But even before the British money was stopped, a commission of enquiry on land and rural development recommended de-emphasising resettlement and proposed that government should rather focus on increasing the productivity of the existing communal lands. This advice was followed and a lot of communal farmers benefited, but this did nothing for those who didn’t already have land to till.
We, the Zimbabwean public, didn’t know the full story in 1990 and eagerly awaited the lifting of restrictions when the entrenched clauses in the Lancaster House constitution expired in that year. Many former British colonies had entrenched clauses in their independence constitutions, to protect interests or institutions which the British Colonial Office thought were important. Ours was the only country which did not repeal the entrenched clauses before the end of their planned lifetime.
Clearly, the Zanu (PF) government did not feel the matter was urgent. When the expiry date came, government started thinking about yet another Commission of Enquiry – the Rukuni Commission – to advise on resettlement. Surely if they had been serious they would have appointed this commission early enough to give them a report before 1990, when the entrenched clauses could be repealed and new land legislation put in place quickly.
Instead, after the commission had reported, in 1994, more discussions were started between government, the Commercial Farmers’ Union, a wide range of NGOs and representatives of the farm workers. It was high time for someone to listen to the farm workers, whose living and working conditions often had not improved significantly since independence. All I remember of those meetings was that government and the CFU seemed to agree on one point: commercial farms should not be divided as had been suggested, to give the unused part of any farm to new settlers.
Once again, action was postponed. In 1999 we still saw police evicting those of Chief Svosve’s people who had settled themselves on unused parts of neighbouring commercial farms. Land for the people was still not a priority.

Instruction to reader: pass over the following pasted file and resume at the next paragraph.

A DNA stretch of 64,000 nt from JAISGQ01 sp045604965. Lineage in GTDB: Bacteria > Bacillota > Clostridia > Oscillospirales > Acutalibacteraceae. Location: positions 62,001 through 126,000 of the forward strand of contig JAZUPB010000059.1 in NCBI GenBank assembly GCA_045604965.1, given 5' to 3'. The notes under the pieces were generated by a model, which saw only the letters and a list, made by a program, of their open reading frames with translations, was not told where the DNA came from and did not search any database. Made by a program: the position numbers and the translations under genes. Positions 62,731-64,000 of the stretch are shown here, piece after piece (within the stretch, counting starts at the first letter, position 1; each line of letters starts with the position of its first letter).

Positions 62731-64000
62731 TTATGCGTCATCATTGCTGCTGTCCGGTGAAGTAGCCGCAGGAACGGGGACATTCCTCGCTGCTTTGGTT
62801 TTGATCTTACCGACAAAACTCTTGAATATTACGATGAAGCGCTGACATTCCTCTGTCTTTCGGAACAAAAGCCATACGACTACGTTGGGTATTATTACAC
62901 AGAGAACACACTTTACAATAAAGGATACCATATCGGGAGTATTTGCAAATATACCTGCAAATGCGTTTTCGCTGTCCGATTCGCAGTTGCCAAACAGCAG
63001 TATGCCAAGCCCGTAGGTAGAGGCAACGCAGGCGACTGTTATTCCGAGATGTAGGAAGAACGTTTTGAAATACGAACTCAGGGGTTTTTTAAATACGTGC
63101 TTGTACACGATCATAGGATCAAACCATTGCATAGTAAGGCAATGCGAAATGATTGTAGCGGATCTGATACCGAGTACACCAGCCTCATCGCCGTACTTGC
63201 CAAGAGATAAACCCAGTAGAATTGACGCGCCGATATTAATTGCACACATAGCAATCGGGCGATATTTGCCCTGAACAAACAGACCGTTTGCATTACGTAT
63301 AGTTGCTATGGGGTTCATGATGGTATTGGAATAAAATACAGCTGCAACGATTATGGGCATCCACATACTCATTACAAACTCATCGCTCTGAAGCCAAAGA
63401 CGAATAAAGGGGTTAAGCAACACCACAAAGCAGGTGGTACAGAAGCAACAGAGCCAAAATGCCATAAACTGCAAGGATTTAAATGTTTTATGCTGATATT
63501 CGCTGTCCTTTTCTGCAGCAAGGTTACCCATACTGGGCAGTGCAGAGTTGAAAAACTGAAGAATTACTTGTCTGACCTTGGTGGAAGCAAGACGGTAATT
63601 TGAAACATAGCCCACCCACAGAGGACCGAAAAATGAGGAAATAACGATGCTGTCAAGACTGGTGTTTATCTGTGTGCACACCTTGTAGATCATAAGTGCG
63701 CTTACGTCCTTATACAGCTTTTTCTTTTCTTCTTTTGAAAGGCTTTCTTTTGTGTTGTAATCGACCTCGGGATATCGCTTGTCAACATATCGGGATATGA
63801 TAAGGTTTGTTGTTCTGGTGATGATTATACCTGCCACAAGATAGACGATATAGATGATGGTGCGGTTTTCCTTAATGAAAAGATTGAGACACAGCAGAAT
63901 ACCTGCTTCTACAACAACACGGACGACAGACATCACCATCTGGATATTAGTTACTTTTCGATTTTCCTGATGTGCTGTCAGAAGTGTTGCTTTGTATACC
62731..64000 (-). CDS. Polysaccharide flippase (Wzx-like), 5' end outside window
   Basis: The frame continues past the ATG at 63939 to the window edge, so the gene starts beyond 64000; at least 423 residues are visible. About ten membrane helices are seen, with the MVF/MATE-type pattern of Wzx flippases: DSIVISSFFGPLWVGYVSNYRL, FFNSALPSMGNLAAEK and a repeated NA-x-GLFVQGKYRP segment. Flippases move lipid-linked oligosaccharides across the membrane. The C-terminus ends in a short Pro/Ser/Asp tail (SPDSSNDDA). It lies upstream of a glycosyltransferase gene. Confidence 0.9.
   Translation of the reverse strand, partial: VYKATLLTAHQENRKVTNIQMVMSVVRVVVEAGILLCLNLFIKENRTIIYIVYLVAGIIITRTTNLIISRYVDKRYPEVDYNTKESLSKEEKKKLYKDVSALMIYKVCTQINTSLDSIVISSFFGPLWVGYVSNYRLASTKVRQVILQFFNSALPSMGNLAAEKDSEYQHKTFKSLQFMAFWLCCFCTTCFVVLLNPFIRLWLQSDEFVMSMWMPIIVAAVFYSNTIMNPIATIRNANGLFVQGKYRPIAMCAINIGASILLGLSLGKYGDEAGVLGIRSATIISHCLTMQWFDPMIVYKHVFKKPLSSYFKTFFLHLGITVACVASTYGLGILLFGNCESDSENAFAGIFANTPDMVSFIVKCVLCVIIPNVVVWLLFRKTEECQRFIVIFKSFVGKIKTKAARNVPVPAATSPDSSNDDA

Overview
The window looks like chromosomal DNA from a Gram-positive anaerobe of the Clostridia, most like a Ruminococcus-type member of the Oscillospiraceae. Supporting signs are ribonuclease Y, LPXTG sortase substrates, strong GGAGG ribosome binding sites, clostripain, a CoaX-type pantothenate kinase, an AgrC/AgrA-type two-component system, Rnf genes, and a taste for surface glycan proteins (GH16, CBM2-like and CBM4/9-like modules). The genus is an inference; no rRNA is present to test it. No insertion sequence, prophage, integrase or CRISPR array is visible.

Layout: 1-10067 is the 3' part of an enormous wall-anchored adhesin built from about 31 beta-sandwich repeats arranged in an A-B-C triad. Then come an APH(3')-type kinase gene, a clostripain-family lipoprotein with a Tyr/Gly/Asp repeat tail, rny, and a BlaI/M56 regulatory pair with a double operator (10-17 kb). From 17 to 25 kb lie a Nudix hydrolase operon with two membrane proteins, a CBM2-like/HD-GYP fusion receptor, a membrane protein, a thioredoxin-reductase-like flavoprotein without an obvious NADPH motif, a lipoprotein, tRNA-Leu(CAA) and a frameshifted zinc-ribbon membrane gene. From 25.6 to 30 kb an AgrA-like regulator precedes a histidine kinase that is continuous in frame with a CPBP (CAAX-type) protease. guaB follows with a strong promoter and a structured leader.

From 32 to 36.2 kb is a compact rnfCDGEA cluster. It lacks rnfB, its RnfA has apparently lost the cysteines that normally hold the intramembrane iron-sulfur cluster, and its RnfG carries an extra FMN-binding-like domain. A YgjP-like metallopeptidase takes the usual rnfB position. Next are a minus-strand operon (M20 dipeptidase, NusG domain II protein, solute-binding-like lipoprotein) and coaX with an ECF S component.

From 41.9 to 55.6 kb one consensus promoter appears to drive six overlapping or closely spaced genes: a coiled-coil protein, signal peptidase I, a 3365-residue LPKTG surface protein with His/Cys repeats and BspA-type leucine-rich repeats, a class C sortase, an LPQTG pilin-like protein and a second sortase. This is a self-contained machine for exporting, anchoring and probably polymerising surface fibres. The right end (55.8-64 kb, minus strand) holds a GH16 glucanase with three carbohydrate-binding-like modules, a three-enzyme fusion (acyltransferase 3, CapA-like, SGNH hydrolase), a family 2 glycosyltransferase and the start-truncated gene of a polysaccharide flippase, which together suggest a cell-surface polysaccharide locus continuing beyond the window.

Only six months later, we had the 2000 constitutional referendum and everything changed. There was no sudden increase in the number of landless people, but land suddenly became the single big issue. Zanu (PF) had lost the referendum and an election was due in three months.
They couldn’t afford to lose that. Something had to be done to win back votes, and it had to be something that would show quick results, because people had learned to be cynical about election promises. The only way to get those votes was to show results before the election. Whatever that action was, it needed to be cheap, because the government had already spent more than we could afford on payouts to Hitler Hunzvi’s war veterans and there was no more money.
Land was the only issue that would fit that bill. All the government needed to do was to tell the police not to evict anyone who tried to settle themselves on commercial farm land. Hunzvi and his “war vets” could be relied on to do the rest, just as soon as they knew they would not be stopped.
Large numbers of people did claim plots on commercial farms, many of the farmers were chased away, a few of them were killed and the election came before the new settlers started asking how they were coming to get seed, fertiliser and equipment. Zanu (PF) kept the “war vet” vote, but needed more coercion and rigging to “win” the election. Nobody else won much from the “third Chimurenga”, but who lost what and how is a story for another day.Post published in: Opinions & Analysis